What advertising needs to rise again

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In an extraordinary series of Advertising Age feature articles 30 years ago, Al Ries and partner Jack Trout planted "positioning" in the minds of ad people for generations to come. Now in his new book, "The Fall of Advertising & The Rise of PR," the "godfather of positioning" delivers shocking news: "Advertising is dead."

It seems to have expired at the ripe old age of 120 or so. But don't show up wearing a black tie. Any burial of our 21st century ad world is more than a bit premature.

Advertising in the first half of the 20th century took on new life when radio arrived, and was reborn again when TV came in the '50s. It will soar again on whatever new breakthrough in mass communication comes next. While waiting for that day, it's fun looking at how today's advertising gets consumers to reach for their wallets and exceed the limits on their credit cards.

fabulous campaigns exist

Were you watching when Apple Computer introduced the iBook with a fabulous multi-media ad campaign? Did you notice what happened? Selling a great new thing with an absolutely fascinating ad campaign boosted sales 182% over the older model. You better not write off the power of effective advertising just yet.

Did you notice how Kohl's, the upstart department store, rolled up a 14.8% gain this past holiday season while competitors on average picked up only 0.3%? Terrific values plus terrific advertising did it.

What I find most puzzling in the debate over the relevance of advertising is what we hear from the industry's own spokespersons. At this year's American Association of Advertising Agencies meeting, the incoming chairman sounded more like a "spooksperson" than spokesperson. He spooked advertising this way: "Somehow we've managed to make what we bring to the party-this brand-irresistibility booster-eminently resistible to clients. We've been unable to quantify its effectiveness."

He was making a valid point. The culprit is not advertising creativity but the inability to measure its real effectiveness in real time. Despite "zillions" spent on copy testing advertising research, it is generally agreed real time accountability remains an elusive goal for brand awareness advertising.

By "measuring" I don't mean observing what people say they intend to do or seem to have done or ought to do. I mean precise measurement of how people respond when the advertising reaches out to its target audience. Building accountability into brand-building advertising is the best means of being certain the premature "death" envisioned by Al Ries never happens. The good news is there are now several fresh new initiatives addressing this need.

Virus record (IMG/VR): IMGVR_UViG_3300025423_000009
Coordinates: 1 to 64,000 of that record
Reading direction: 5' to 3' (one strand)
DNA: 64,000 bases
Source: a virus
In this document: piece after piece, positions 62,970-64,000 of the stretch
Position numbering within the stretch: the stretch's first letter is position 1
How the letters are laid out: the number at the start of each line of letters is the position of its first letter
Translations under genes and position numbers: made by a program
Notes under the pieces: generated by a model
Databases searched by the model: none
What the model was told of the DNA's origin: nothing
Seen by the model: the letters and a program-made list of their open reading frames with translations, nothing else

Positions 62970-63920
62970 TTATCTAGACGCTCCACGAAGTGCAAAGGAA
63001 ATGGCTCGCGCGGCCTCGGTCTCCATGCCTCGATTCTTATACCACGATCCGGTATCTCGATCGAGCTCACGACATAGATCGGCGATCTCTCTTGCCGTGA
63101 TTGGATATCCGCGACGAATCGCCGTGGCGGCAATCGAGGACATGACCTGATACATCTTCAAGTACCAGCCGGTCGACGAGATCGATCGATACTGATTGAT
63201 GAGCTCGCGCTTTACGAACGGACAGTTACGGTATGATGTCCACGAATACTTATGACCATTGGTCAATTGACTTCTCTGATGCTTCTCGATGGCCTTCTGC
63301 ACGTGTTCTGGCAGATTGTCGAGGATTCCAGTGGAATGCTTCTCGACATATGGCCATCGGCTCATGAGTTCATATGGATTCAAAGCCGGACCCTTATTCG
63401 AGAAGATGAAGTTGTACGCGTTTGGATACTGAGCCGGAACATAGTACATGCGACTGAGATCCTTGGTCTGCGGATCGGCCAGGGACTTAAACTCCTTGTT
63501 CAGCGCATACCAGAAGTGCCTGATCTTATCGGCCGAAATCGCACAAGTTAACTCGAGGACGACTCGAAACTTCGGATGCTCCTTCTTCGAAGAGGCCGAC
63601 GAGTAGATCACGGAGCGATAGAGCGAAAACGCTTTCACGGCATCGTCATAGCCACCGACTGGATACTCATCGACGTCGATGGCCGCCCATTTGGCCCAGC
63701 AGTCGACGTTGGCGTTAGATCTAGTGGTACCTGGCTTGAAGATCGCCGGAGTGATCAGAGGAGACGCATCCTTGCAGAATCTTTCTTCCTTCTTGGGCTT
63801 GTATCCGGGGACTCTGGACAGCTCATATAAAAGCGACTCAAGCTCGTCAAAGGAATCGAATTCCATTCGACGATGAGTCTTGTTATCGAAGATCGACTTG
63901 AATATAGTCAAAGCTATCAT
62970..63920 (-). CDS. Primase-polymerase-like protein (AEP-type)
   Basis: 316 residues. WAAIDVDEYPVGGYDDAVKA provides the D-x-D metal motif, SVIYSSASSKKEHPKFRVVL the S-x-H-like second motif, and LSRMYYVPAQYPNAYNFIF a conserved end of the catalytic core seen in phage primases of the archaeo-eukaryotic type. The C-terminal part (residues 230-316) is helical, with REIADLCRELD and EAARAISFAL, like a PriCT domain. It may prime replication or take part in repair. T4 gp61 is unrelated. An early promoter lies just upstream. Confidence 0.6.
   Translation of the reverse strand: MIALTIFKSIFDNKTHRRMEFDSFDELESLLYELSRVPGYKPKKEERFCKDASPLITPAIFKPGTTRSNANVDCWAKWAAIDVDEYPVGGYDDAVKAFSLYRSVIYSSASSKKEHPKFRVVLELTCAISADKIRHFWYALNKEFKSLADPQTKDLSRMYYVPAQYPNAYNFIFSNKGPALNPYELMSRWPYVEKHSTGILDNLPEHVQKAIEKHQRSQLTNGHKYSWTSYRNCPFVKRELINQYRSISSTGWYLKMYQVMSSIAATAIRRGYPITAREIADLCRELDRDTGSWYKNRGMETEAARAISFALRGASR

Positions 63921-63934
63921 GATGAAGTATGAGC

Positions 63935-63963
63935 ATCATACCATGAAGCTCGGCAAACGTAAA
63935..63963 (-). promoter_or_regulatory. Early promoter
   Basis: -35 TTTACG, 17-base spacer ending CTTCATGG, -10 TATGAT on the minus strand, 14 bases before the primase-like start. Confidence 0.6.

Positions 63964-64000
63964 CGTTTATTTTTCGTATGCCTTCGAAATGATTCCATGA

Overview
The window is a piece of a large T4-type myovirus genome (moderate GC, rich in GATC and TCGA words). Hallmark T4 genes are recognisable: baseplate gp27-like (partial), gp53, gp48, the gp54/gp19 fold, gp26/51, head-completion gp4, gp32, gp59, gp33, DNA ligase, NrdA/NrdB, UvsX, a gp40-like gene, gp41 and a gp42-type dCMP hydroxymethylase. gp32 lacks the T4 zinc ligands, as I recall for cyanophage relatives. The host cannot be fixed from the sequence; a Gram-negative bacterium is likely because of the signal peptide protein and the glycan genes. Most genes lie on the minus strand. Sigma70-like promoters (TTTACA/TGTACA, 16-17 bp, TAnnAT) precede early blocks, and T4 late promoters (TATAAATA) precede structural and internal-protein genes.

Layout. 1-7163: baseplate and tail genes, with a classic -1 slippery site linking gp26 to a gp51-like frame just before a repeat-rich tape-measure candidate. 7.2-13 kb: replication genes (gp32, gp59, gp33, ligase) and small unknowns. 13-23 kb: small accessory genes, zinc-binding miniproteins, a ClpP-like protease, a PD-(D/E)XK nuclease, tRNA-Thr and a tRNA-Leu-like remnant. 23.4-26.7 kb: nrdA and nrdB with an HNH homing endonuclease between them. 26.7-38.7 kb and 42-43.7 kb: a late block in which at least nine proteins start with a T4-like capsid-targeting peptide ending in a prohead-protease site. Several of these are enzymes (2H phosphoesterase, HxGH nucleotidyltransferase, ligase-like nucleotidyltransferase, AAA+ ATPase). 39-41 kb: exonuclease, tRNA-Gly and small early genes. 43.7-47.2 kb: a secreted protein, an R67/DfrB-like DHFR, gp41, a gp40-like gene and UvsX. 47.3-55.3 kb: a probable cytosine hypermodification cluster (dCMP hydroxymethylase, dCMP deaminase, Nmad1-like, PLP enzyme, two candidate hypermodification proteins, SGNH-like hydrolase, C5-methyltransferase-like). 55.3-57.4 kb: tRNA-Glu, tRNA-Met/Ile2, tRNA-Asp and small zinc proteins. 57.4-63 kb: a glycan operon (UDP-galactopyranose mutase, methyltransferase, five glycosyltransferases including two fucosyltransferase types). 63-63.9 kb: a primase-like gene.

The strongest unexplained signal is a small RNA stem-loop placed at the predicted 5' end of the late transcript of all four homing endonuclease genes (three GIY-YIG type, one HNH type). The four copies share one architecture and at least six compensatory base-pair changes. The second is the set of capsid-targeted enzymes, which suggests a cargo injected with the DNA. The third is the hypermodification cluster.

One intriguing possibility: Determine whether marketing opposites can attract one another. With every business nurturing a customer database, think what it would mean for the seemingly incompatible worlds of brand awareness and direct response to find common ground? With such a surprising convergence, one could imagine a brand-building ad campaign in mass media that does it all.

You create the mind-set to produce the behavior needed to boost sales.

You measure by day, week and month how effectively your awareness ads are making the right connection with consumers.

You measure almost immediately how much more effective this campaign is over the previous campaign.

You hear directly from real prospects on how they perceive the new brand positioning and how it is influencing the desired change of opinion.

It is the best of both worlds. And it is no longer just a theory. The convergence concept was tested by General Motors Corp. in Argentina last year. Given the desperate economic situation, GM decided on a totally different approach for the Astra brand. It ran an unprecedented 30-second brand/response TV campaign in prime time. The agency named this new genre RRTV (relationship response TV.)

success with convergence

During the campaign, the expected number of test drives almost tripled and Astra's market share jumped to 15% at its peak in September from 6.9% in July.

The brand-building message of a previously run 30-second spot now had a built-in relevant offer asking prospects to raise their hands (dial the toll-free number) and say "Tell me more." Thousands picked up the phone and did just that.

When it was over, Jaime Ardila, president of GM Argentina, said: "It worked. We doubled market share. For the first time in my life, I can spend money on mass media ads in an accountable way."

It demonstrated the real possibility that bringing together brand awareness and direct response can create something new to run on traditional media and on the digital video frontier with the promise of a geometric increase in effectiveness.

Could this be the beginning of a new era of advertising accountability? Only time will tell.

Stan Rapp is chairman, MRM Partners Worldwide, New York, a unit of Interpublic Group of Cos.' McCann- Erickson World Group.

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